The Independent London Newspaper


Thousands of marchers, including health workers, take to streets to fight reforms to NHS

‘We saved Whittington, now for NHS’

Published: 20th May, 2011

HEALTHCARE workers from Islington joined thousands of protesters who marched defiantly through central London on Tuesday against government proposals to reform the NHS.

Chants of “Kill the Bill – it will make you really ill” filled the air during the demonstration which was organised by Keep Our NHS Public.

It began with speeches at University College Hospital in Euston and snaked down through the West End, past tourists and applauding shopkeepers, and ending outside the headquarters of Health Secretary Andrew Lansley in Whitehall.

Fake blood was spattered on the entrance of the Department of Health  and health workers bathed their hands in the red pools.

The demonstration, which demanded a halt to Mr Lansley’s Health and Social Care Bill – was attended by Islington health, education and student unions. 

Save Finsbury Health Centre campaigners joined the march and the Defend Whittington Hospital Coalition brought its striking black and gold cat banner.

The unexpectedly high turnout evoked memories of the Whittington A&E protest march last year. 

Speaking at the opening rally, Jeremy Corbyn, Labour MP for Islington North, said: “We won the Whittington – but now we’ve got something bigger on our hands.”

Mr Corbyn blasted Prime Minister David Cameron as “dishonest” and called for all Private Finance Initiative hospitals such as UCLH and parts of the Whittington to be bailed out and brought back in house.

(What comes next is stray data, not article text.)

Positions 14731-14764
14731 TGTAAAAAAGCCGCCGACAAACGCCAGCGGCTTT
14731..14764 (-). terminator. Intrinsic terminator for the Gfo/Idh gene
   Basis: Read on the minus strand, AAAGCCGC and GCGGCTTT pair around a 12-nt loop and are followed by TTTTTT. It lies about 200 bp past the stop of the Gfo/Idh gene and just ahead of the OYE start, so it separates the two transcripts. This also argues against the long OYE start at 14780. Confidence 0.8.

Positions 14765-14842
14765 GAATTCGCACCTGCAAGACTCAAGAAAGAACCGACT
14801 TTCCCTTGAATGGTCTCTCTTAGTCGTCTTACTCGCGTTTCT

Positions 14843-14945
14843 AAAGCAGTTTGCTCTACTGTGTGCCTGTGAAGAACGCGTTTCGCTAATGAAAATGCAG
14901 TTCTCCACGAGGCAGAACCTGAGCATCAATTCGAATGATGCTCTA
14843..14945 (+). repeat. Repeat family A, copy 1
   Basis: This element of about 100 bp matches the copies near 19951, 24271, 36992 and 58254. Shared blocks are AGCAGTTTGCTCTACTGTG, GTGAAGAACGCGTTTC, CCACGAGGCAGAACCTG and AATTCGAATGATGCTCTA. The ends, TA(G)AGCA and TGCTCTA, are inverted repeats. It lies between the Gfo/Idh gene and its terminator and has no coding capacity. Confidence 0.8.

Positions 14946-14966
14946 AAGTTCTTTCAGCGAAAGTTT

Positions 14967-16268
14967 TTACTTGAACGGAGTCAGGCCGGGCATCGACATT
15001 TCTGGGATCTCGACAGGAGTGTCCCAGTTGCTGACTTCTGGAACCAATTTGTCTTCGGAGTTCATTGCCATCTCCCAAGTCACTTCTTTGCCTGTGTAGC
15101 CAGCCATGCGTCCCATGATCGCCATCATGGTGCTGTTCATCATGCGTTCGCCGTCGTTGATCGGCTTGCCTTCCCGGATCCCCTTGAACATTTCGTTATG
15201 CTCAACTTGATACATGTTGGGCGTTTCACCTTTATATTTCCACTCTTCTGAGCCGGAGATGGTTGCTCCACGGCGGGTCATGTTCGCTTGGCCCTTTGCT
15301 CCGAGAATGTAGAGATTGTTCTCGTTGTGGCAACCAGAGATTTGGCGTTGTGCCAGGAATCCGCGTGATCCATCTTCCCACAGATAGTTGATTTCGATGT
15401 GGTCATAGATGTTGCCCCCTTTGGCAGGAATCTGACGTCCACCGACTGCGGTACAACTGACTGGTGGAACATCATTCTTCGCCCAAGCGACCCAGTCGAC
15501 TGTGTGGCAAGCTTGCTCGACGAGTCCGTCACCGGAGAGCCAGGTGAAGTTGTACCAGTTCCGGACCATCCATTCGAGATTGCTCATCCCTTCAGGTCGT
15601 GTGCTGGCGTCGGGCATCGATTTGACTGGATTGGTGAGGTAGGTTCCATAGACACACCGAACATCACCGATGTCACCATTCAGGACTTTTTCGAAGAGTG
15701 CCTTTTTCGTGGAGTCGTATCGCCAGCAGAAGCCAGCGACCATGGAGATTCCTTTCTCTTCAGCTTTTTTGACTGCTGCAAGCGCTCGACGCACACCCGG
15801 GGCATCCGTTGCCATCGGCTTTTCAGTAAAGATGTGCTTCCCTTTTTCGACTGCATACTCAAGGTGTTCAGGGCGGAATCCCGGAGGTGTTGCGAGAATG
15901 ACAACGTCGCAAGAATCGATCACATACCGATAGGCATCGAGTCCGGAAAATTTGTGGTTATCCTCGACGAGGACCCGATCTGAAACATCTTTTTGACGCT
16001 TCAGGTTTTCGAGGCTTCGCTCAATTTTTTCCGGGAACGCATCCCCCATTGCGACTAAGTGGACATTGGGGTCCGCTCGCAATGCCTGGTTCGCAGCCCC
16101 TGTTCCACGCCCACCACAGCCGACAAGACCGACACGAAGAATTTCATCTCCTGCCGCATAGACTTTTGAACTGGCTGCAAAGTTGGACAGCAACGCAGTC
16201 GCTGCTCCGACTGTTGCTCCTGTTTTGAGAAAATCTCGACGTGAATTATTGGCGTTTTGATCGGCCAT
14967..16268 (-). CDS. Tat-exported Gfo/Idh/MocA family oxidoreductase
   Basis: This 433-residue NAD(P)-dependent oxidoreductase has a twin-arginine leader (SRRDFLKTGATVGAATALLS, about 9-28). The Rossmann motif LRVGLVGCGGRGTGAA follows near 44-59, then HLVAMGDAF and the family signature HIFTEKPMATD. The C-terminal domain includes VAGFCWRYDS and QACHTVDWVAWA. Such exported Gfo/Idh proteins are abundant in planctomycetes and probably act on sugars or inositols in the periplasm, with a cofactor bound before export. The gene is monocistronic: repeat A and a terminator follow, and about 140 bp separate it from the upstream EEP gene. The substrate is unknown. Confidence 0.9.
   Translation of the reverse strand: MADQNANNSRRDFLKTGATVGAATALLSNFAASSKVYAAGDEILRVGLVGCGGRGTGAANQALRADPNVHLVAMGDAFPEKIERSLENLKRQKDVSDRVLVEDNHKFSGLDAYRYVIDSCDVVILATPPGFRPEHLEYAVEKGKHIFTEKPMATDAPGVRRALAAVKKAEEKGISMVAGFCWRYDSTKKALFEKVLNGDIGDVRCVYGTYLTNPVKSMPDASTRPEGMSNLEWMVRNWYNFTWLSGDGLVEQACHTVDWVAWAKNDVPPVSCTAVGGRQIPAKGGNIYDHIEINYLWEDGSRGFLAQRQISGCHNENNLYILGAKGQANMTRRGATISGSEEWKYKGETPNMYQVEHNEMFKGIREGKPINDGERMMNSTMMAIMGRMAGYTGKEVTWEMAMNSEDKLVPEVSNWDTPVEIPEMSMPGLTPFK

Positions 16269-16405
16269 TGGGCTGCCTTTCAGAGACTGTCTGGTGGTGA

He added: “Say no to the NHS bill – say yes to the most civilised thing this country possesses.”

The Bill – which proposes handing the majority of NHS funding to GPs and increasing competition – has been criticised as politically motivated and there are fears it could lead to the break-up of the health service.

“This is ideology gone mad,” Whittington radiologist and BMA member Dr Jacky Davis told the crowds. “The Bill is on its last legs – we’ve got to kill it off.”

The government  announced last month a “pause” in the legislative process to make amendments following fierce criticism from right across the political spectrum, as well as NHS workers and medical experts – including the Royal College of GPs and the British Medical Association.

Hundreds of staff jobs are being axed in Islington and two of the b four mental health hospitals and 95 inpatient beds will be closed this year.

The talk from health workers on the march was about the failure of the union Unison to support the march and form a proper alliance with the Keep Our NHS Public campaign. Unite, the country’s biggest union, supported the march and was represented on the march by general secretary Gail Cartmel.

She said: “We don’t want a pause, we want a complete halt. We want nothing to do with it.”

Mark Campbell, University College Union representative at London Metropolitan University, warned against “attacks on our class”, adding: “The debt crisis is a lie.”

And Former health secretary and Labour MP for Holborn and St Pancras said: “We’ve got one big thing on our side: the people of this country. The NHS is the most popular institution in the country. People like the idea that it looks after them and their families – but also that it looks after the whole country."

A second day of protest is planned for June 30.


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